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Overview of Health-Management Interaction: Horses


Thomas J. Lane

, BS, DVM, University of Florida, Large Animal Clinical Sciences

Last full review/revision Nov 2014 | Content last modified Dec 2014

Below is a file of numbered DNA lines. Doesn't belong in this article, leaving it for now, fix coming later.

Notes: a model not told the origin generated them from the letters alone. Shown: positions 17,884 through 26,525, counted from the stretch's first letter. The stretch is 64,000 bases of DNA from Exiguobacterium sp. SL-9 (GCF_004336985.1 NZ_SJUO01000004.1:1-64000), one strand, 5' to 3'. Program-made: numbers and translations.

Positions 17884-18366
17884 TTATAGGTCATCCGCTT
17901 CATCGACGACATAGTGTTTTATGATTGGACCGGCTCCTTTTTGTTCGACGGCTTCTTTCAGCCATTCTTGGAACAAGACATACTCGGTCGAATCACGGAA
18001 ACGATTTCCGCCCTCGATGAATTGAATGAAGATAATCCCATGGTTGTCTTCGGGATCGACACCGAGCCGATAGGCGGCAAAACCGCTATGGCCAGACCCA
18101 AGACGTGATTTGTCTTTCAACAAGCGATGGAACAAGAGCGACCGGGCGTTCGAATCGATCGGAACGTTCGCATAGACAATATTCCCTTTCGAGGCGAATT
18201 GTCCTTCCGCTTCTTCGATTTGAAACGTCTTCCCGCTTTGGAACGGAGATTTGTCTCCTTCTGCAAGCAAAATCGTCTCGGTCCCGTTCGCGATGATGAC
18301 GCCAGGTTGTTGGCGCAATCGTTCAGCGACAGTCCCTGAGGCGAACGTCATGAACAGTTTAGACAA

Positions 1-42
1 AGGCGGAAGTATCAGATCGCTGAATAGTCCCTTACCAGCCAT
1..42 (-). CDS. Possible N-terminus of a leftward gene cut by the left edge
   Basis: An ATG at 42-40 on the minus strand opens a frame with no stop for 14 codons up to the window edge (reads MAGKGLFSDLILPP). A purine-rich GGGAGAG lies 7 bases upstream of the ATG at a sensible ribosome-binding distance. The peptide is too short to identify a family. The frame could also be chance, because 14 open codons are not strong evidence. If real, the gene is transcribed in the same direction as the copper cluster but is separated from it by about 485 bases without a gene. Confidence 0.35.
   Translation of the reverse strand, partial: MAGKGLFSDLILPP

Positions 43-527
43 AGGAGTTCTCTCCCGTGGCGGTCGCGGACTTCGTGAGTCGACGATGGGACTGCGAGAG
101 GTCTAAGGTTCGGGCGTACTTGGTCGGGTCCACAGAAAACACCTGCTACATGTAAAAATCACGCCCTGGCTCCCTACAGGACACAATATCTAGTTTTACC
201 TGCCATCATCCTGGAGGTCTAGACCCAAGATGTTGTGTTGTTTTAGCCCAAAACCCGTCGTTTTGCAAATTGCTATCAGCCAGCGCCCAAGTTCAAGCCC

Proper management can reduce the incidence of many disease conditions in horses. Informed management of the environment and diet, routine foot and dental care, and adherence to an appropriate deworming and vaccination program form the basis of a preventive health program. Client education is important for compliance; owners are more likely to follow recommended changes in husbandry programs once they appreciate the advantages. Diet manipulation reduces the incidence of certain types of colic and exercise-induced myopathies, good dental care improves feed utilization, minimizing exposure to barn dusts and molds reduces the risk of recurrent airway obstruction (chronic obstructive pulmonary disease), and individually designed deworming and vaccination programs reduce morbidity and mortality due to parasitism and infectious disease. Owners should be aware of the normal vital signs and proper movement of a healthy horse, so that they will be better able to recognize when a health problem such as pneumonia, colic, or lameness develops. New modalities for prevention and treatment are always evolving. In addition, the use of complementary or alternative medicine such as acupuncture, acupressure, chiropractic procedures, photomodulation, and massage has grown in equine care (see Complementary and Alternative Veterinary Medicine). Knowledgeable owners working with a veterinarian and a farrier can result in a productive and pleasant life for every horse.

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